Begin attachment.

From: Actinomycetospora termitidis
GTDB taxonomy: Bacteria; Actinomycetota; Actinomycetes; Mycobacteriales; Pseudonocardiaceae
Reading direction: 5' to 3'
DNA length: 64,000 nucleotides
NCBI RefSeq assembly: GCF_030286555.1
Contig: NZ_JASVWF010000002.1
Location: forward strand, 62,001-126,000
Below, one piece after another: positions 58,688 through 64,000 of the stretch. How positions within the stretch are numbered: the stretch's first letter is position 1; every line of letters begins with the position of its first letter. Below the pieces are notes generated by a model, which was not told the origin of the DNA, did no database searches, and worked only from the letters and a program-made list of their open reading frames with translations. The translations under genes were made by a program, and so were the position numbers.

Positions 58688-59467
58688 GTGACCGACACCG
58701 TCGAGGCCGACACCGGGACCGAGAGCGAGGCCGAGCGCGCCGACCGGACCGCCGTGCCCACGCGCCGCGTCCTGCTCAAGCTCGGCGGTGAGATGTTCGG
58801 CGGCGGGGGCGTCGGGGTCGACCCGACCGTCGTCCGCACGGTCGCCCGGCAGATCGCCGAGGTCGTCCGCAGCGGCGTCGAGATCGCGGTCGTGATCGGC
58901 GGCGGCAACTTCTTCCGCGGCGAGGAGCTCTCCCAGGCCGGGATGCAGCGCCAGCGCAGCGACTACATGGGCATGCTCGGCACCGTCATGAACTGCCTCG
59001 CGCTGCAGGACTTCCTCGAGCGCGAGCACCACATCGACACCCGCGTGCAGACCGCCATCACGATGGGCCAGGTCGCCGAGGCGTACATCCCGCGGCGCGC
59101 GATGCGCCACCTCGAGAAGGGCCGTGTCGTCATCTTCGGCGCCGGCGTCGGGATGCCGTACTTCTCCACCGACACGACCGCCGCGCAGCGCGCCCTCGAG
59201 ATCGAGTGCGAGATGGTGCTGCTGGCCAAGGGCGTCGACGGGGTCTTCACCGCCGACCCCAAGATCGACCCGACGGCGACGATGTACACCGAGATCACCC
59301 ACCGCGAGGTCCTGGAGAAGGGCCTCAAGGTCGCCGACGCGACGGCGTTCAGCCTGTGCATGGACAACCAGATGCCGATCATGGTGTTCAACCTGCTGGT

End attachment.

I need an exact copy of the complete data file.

From: Actinomycetospora termitidis
GTDB taxonomy: Bacteria; Actinomycetota; Actinomycetes; Mycobacteriales; Pseudonocardiaceae
Reading direction: 5' to 3'
DNA length: 64,000 nucleotides
NCBI RefSeq assembly: GCF_030286555.1
Contig: NZ_JASVWF010000002.1
Location: forward strand, 62,001-126,000
Below, one piece after another: positions 58,688 through 64,000 of the stretch. How positions within the stretch are numbered: the stretch's first letter is position 1; every line of letters begins with the position of its first letter. Below the pieces are notes generated by a model, which was not told the origin of the DNA, did no database searches, and worked only from the letters and a program-made list of their open reading frames with translations. The translations under genes were made by a program, and so were the position numbers.

Positions 58688-59467
58688 GTGACCGACACCG
58701 TCGAGGCCGACACCGGGACCGAGAGCGAGGCCGAGCGCGCCGACCGGACCGCCGTGCCCACGCGCCGCGTCCTGCTCAAGCTCGGCGGTGAGATGTTCGG
58801 CGGCGGGGGCGTCGGGGTCGACCCGACCGTCGTCCGCACGGTCGCCCGGCAGATCGCCGAGGTCGTCCGCAGCGGCGTCGAGATCGCGGTCGTGATCGGC
58901 GGCGGCAACTTCTTCCGCGGCGAGGAGCTCTCCCAGGCCGGGATGCAGCGCCAGCGCAGCGACTACATGGGCATGCTCGGCACCGTCATGAACTGCCTCG
59001 CGCTGCAGGACTTCCTCGAGCGCGAGCACCACATCGACACCCGCGTGCAGACCGCCATCACGATGGGCCAGGTCGCCGAGGCGTACATCCCGCGGCGCGC
59101 GATGCGCCACCTCGAGAAGGGCCGTGTCGTCATCTTCGGCGCCGGCGTCGGGATGCCGTACTTCTCCACCGACACGACCGCCGCGCAGCGCGCCCTCGAG
59201 ATCGAGTGCGAGATGGTGCTGCTGGCCAAGGGCGTCGACGGGGTCTTCACCGCCGACCCCAAGATCGACCCGACGGCGACGATGTACACCGAGATCACCC
59301 ACCGCGAGGTCCTGGAGAAGGGCCTCAAGGTCGCCGACGCGACGGCGTTCAGCCTGTGCATGGACAACCAGATGCCGATCATGGTGTTCAACCTGCTGGT